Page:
Comcast took to its company blog, Comcast Voices, to talk about its support for the spirit of Net Neutrality, but also to voice support for internet fast lanes or paid prioritization, so long as those practices don’t come at any consumer cost, such as offering consumers a lesser product or harming competition. Comcast named a few key examples where a given market segment being able to pay for prioritization on the network may actually serve the public, such as with self-driving cars, whose network needs include extremely high speeds and low latency, and hospitals, whose needs usually include moving massive volumes of data very quickly.
Comcast stated that it agreed with FCC Chairman Ajit Pai; the Title II rules that currently govern internet providers are an overreach, and the internet was working just fine before they were implemented. Though many Net Neutrality supporters decry both fast lanes and the practice of slowing down or blocking content at the ISP’s discretion, Comcast condemns only the latter. The company even prefaced its statement on the matter by saying so, and assuring consumers that it will never engage in such practices. According to Comcast, a free, open internet is entirely possible without Title II regulations, and included graphs showing the growth of the internet between 2005 and 2015 to show it. A few key figures include leaps in value for internet companies, growth in average broadband speed, the number of connections that can be considered high speed, and how much of internet traffic is attributable to video content.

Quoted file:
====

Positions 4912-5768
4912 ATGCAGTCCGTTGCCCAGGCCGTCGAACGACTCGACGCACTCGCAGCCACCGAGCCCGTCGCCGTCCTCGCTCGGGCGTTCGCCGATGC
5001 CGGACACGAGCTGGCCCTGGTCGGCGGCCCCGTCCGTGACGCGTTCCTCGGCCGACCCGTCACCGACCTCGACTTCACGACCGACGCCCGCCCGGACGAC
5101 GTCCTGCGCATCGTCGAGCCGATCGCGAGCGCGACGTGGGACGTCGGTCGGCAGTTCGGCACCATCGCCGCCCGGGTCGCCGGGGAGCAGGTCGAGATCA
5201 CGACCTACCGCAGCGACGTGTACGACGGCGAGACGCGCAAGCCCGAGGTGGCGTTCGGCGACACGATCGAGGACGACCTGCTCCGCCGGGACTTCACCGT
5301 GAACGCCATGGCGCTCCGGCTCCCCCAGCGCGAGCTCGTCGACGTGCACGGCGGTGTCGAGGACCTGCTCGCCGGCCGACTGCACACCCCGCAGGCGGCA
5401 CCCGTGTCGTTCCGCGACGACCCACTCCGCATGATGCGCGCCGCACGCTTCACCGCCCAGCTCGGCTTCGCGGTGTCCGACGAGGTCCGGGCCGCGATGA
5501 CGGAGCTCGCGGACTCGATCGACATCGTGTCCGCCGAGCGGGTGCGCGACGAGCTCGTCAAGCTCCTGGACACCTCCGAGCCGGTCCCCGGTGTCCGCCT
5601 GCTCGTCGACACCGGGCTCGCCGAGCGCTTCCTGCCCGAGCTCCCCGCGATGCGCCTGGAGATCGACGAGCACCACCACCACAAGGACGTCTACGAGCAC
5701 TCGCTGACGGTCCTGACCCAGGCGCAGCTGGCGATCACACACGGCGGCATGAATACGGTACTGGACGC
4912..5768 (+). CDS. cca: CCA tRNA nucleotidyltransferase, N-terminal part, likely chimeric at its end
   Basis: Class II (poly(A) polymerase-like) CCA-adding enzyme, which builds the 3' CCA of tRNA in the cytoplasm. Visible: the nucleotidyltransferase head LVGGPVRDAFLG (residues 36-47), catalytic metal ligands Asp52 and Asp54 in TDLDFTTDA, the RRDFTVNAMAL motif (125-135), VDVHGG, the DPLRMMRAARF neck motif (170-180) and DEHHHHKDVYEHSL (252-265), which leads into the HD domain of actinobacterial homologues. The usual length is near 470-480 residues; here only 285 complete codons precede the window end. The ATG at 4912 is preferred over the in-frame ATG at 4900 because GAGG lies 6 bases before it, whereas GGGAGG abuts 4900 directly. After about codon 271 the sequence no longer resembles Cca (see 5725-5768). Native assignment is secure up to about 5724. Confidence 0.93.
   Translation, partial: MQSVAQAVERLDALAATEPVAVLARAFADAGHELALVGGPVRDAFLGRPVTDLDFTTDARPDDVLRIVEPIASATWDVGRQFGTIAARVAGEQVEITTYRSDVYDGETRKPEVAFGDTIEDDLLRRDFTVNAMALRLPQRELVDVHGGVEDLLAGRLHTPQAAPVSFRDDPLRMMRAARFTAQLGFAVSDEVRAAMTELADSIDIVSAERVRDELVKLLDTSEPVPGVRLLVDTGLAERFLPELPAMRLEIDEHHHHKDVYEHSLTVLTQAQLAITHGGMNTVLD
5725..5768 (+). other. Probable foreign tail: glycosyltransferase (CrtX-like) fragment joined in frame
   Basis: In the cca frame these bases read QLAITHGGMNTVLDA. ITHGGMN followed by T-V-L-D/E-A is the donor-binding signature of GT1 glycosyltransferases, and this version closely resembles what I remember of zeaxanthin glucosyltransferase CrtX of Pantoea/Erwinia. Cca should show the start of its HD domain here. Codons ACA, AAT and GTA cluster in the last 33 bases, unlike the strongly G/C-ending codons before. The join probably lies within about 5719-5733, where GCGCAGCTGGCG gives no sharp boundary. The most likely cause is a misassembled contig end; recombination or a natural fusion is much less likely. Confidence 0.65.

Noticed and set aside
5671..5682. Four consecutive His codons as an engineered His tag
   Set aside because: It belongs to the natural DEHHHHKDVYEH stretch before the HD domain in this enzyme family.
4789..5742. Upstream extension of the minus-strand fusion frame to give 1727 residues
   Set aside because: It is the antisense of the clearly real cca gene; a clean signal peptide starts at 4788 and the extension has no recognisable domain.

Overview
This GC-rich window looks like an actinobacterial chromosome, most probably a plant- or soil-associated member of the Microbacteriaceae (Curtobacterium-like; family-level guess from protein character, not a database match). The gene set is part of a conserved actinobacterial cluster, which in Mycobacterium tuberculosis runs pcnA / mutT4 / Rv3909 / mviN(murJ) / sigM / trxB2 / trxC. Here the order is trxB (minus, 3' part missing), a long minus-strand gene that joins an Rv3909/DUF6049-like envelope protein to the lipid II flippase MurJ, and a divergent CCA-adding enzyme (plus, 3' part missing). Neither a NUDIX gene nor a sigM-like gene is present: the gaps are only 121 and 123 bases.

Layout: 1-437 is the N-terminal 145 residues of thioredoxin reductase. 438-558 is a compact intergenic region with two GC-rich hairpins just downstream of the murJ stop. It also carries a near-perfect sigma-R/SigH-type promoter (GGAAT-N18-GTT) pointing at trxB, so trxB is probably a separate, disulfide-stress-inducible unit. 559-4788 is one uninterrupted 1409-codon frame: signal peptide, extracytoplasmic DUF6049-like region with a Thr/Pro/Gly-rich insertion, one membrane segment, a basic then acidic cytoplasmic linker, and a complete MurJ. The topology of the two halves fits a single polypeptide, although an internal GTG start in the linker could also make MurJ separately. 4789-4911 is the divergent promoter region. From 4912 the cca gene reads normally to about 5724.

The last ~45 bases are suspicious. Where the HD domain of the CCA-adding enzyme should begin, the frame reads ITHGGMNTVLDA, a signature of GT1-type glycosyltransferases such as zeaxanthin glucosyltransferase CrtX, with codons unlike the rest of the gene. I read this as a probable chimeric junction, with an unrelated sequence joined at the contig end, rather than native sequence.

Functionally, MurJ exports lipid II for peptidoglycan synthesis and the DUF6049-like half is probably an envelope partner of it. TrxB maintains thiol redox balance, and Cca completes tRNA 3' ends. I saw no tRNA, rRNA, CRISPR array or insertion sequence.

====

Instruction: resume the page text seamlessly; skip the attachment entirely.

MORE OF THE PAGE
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Speaking on the harm that Title II regulation has caused, Comcast cited market analysts who have confirmed that Title II regulations are likely responsible for declines in network investment and other related metrics. Comcast says that this is due to the costs associated with staying in compliance with Title II regulations. The company also cited the research of Dr. Christian Dippon, which concludes that the US economy has lost somewhere around 700,000 jobs as a direct or indirect result of Title II regulation being applied to internet providers. Everything that Comcast mentioned, including the research that the company cited in its statement, is officially filed with the FCC as commentary on the Net Neutrality issue.